More advanced models can capture the spatial variation of air pollution levels within cities. Photo: © TonyV3112 / Shutterstock.com
WHO guidelines are based on science – policy should follow
Detailed models and data from more parts of the world are behind the lower acceptable levels for particles, ozone and nitrogen dioxide in the new WHO air quality guidelines.
The new air quality guidelines from the World Health Organization (WHO)were published in September and the acceptable levels have been lowered for almost all pollutants (figure). This means that we now have the evidence that air pollution is harmful for health at much lower levels than previously believed.
The previous WHO air quality guidelines (AQGs) were published more than 15 years ago. Since they were issued, air pollution research has rapidly developed. Air pollution is now recognised as the single biggest environmental threat to human health. Although air quality in past decades has improved gradually in high-income countries, there are still many areas that do not reach the levels recommended in the previous WHO AQGs. Air quality has generally deteriorated in most low- and middle-income countries, in step with large-scale urbanisation and economic development that rely on the burning of fossil fuels. Disparities in air pollution exposure are, therefore, increasing worldwide.
Since the 2005 air quality guidelines were established, thousands of new studies have continued to document the adverse health effects of air pollution. During this time, enormous advances have also occurred in exposure assessment. In particular, the use of satellite remote-sensing instruments in combination with advanced chemical transport models and ground-based measurements has substantially improved the understanding of pollution levels at a much higher spatial scale. For example, the WHO AQG from 2005 for annual mean PM2.5 was largely based on results from two American studies where exposure to PM2.5 was assessed from just a few monitoring sites per city. Today’s more advanced models can capture the spatial variation of air pollution levels within cities, which gives us a better understanding of the impact of living in the more polluted parts of the city, compared with cleaner areas. This has been useful not only for population studies of health effects but also to estimate the worldwide health impact of air pollution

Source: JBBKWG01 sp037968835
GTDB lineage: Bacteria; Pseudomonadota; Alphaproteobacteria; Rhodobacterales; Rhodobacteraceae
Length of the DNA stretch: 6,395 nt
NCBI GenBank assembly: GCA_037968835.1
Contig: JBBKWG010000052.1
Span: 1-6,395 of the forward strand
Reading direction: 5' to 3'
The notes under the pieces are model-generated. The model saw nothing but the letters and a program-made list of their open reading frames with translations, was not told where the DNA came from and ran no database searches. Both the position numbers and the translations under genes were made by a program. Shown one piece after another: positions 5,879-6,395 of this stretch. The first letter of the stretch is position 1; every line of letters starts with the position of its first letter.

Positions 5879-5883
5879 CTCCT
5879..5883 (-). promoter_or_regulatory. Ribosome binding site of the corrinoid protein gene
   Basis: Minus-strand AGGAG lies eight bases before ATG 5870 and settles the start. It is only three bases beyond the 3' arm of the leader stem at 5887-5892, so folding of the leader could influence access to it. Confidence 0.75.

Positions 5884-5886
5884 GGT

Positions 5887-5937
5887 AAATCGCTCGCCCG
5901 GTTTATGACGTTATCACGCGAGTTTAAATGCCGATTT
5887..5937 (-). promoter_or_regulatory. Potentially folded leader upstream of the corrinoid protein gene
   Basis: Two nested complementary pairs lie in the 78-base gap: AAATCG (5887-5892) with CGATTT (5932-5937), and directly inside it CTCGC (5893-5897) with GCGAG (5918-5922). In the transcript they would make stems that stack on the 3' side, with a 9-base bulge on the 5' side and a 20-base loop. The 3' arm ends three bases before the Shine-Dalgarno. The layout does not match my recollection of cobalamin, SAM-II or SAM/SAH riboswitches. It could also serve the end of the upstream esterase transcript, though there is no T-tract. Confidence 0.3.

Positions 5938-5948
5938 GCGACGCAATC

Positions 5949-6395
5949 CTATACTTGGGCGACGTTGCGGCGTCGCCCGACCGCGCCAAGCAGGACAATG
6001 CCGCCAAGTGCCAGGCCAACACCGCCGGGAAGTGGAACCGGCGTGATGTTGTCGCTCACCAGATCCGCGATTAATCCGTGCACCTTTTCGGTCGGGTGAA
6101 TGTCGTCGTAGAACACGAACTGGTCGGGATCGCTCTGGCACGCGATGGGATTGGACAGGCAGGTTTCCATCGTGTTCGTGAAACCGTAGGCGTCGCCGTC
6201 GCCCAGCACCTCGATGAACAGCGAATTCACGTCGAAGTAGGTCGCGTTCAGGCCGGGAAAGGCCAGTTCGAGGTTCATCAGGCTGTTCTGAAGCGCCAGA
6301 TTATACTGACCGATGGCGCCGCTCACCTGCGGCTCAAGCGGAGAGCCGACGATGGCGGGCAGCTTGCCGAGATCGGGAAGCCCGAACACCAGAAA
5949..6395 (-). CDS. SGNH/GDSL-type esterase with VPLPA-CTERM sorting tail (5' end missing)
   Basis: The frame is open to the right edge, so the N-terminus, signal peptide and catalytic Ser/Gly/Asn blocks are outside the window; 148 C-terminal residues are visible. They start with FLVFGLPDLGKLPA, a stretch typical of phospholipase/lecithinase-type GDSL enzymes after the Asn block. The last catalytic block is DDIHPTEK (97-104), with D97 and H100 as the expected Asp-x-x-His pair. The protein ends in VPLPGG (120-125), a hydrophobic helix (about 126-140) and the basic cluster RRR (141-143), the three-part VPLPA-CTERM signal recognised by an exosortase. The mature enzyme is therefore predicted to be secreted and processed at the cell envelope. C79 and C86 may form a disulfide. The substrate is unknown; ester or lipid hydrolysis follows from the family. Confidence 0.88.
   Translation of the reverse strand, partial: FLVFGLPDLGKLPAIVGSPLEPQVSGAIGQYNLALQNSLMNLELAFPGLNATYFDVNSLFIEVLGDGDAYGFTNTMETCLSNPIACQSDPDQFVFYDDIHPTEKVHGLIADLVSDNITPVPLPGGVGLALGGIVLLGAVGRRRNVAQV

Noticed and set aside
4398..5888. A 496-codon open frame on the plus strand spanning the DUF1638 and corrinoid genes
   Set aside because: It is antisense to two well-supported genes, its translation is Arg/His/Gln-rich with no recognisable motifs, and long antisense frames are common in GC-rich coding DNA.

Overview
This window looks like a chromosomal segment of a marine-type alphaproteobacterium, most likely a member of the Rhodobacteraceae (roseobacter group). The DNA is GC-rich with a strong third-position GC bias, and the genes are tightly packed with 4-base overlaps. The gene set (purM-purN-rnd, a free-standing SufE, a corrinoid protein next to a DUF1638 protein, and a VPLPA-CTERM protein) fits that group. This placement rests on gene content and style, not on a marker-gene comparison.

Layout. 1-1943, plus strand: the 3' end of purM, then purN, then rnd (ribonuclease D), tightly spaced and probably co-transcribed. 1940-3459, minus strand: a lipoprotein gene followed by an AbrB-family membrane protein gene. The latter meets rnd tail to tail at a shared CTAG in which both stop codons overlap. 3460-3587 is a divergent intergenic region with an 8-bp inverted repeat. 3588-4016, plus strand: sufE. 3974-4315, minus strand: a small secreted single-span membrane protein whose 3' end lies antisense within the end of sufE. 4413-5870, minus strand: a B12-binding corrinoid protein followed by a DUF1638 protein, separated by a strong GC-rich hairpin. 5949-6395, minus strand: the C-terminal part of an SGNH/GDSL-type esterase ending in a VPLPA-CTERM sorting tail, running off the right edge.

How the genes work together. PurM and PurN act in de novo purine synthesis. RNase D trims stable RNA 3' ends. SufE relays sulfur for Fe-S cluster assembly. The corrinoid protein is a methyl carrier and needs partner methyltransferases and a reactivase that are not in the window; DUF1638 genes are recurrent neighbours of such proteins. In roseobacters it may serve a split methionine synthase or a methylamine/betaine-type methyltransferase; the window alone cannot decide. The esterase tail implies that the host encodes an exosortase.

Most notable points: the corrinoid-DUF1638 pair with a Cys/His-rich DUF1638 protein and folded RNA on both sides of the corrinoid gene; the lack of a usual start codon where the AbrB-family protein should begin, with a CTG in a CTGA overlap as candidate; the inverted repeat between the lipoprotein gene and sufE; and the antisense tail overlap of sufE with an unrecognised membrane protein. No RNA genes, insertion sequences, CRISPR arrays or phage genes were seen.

These new methods of exposure assessment have facilitated studies of nationwide populations, not just in cities but also in rural areas where air pollution monitoring is sparse or even absent. Studies conducted in low- and middle-income countries where concentrations are high are of great importance; however, equally important are studies in very clean areas, as they can answer important questions on the effects of low-level exposures and the evaluation of thresholds. These studies provide critical information on the benefits that might be expected if air pollution levels were reduced worldwide. In view of these many advances, revision of the old WHO AQGs was both timely and necessary and followed a rigorous predefined process outlined in the WHO handbook for guideline development. A long-term AQG level is defined as the lowest exposure level to an air pollutant above which there is confidence that there is an increase in adverse health effects. The gap between the WHO air quality guidelines and the levels adopted in national regulations reflects the policy-making process. Whereas the WHO guidelines are evidence-informed, health-oriented recommendations, the process of developing legally binding regulations is driven by national policymakers and the willingness to set environmental standards. This process involves different actors and may be influenced by a range of economic drivers and powerful lobby organisations, but the new WHO AQGs are what we should strive for if we value health.